Are you a back-seat driver, a map or a navigation system?

One of the analogies I have used in past CPD sessions about teaching and intervention is connected to the idea of maps, car-navigation systems, driving and being a passenger.  I generally use it to illustrate levels of intervention, but it works equally well if you are introducing technology to the classroom.  For some reason, it always produces a positive response and a different reaction from everyone who hears it, and it’ll be interesting to see how you react…

The set-up

The learner (L) is going to drive from A, where they are now, to B, where they are going to go.  A and B are some kind of learning goals, targets, outcomes or stages.  They have to get to B within a specific timeframe.

The teacher is the guidance system – if used.

Scenarios

L asks you how to go to B.  You offer to go with them.

L says: “No, it’s ok.”  You don’t get in the car:

  1. L gets in the car and drives off, without asking anything.  After getting lost on the way, they finally reach B, with no idea where they went or how they got there.  They may also arrive late or with very little time to spare.
  2. You say: “Oh, I wouldn’t start from here…” and proceed to give directions to a new place where L should be starting from, and ignore B completely.  L drives to the new place, but still doesn’t know why they are there instead of at B.  They will probably not get there and, if they do, they will almost certainly be late.
  3. You give them a map and draw the best route for them.  They drive off and get to B in good time, but miss some interesting side roads and have to hang around for a while.
  4. You give them a map and suggest a few ways they can go.  They drive off and get to B, with a few interesting detours, but maybe they panicked a little about being too late or not being able to spend as much time at places as they wanted.

  5. L says: “No, it’s ok.”  You give them a car-navigation system:

  6. You give them the car-navigation system manual.  L flicks through the manual, throws it to one side, pushes a few buttons, gives up and ends up in scenario (1).
  7. You show L how to program a destination, but don’t tell them what happens if they miss a turn.  They miss a turn, and the system sends them on a wild detour which takes far too long.  L panics, arrives late at B and vows never to use car-navigation systems again.
  8. You show L how to program a destination,and tell them if they miss a turn, all they need to do is turn around and go back to a point before the missed turn.  L gets the hang of using the car-navigation system and arrives at B on time, but without knowing much about other features on the system.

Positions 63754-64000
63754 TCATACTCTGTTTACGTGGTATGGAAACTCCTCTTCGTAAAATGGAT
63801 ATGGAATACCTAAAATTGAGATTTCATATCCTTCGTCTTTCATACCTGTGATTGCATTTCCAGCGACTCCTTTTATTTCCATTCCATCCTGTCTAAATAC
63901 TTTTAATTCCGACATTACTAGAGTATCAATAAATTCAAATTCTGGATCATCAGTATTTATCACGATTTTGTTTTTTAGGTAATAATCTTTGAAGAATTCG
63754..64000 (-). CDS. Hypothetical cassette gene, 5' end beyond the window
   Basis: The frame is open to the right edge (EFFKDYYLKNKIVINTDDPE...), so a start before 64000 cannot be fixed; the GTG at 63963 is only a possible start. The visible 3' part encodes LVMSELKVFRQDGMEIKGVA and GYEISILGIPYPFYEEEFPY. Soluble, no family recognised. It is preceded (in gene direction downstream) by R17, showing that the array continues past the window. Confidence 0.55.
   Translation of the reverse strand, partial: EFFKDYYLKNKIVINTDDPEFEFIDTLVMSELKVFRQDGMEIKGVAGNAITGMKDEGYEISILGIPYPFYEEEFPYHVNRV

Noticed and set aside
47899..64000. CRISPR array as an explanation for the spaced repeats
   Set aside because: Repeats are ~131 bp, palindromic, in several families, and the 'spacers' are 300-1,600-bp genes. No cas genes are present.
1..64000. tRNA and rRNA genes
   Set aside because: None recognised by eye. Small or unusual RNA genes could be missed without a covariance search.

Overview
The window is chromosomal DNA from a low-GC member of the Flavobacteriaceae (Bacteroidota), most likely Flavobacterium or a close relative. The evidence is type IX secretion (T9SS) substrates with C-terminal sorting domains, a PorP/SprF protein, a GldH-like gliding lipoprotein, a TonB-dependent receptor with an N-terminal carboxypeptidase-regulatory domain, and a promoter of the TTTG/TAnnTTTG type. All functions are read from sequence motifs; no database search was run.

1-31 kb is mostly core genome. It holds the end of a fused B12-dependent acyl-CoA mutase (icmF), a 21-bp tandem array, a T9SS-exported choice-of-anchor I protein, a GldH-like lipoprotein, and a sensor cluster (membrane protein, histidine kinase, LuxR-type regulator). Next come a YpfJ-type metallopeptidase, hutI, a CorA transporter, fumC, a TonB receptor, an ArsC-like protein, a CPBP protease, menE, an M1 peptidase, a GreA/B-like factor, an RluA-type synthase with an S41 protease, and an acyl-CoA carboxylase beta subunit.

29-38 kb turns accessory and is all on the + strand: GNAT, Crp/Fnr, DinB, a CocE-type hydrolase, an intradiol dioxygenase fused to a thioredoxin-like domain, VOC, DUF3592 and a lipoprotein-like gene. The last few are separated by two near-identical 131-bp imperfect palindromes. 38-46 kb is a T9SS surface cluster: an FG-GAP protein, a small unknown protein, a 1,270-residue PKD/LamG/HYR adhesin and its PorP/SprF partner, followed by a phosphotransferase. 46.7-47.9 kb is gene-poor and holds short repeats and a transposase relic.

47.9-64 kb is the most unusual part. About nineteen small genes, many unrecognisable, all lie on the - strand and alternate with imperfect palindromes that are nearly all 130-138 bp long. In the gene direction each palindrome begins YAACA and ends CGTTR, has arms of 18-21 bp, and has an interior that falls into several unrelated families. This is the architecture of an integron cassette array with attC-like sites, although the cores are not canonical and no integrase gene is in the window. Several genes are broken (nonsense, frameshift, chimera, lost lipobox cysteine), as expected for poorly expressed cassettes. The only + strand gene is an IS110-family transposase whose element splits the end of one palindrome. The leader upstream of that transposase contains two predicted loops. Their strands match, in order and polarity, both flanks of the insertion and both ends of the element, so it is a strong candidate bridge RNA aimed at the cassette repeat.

9. You show L how to program a destination,and tell them if they miss a turn, all they need to do is turn around and go back to a point before the missed turn.  You also show them how to get the system to suggest places of interest along the way or how to reprogram the system if they decide they want to take a different route.  L arrives at B on time with a feeling of some control over the system and wanting to investigate it in a little more depth.

  10. L says: “Yes, please.”  You get in the car:

  11. You tell L exactly where to go, get annoyed when they are too slow to react, and also make suggestions/recommendations about how L is driving.  You arrive at B well ahead of time, but L is totally stressed out and vows never to let you in the car again.
  12. You tell L exactly where to go and nothing else.  If L misses a turn, you wait to see what they do.  You arrive at B on time, and then tell L what they did wrong, how they could have done it better, etc.  L wonders why you never commented earlier and what’s the big deal anyway because you got to B.  They also vow never to let you in the car again.
  13. You tell L to head in a particular direction, using the road signs to help.  If L misses a turn, you give them a choice: turn around or ask for new directions.  You arrive at B, on time.  L feels a sense of control and will probably have you back in the car.
  14. You tell L to head in a particular direction, using the road signs to help.  You point out one or two detours that L might be interested in taking.  You arrive at B, on time.  L thinks that having you as a passenger could be interesting, even when they don’t need directions.
  15. You tell L to head in a particular direction, and they switch on their car-navigation system.  You say nothing but make some comments about places along the route that L might want to visit.  You arrive at B, on time.  L thinks that having you as a passenger could be interesting, even when they don’t need directions.

Feel free to add more scenarios to the list if you like!

The Questions

OK, there have to be questions, it wouldn’t be a normal blog post for me unless there were!
Which scenario seems closest to your teaching situation?
Which scenario seems closest to your learning situation?
Which scenario would be ideal for you as a teacher?
Which scenario would be ideal for you as a learner?

How will you get there?


Technorati Tags: ,,,,,,


Advertisements

Leave a Reply

Fill in your details below or click an icon to log in:

WordPress.com Logo

You are commenting using your WordPress.com account. Log Out / Change )

Twitter picture

You are commenting using your Twitter account. Log Out / Change )

Facebook photo

You are commenting using your Facebook account. Log Out / Change )

Google+ photo

You are commenting using your Google+ account. Log Out / Change )

Connecting to %s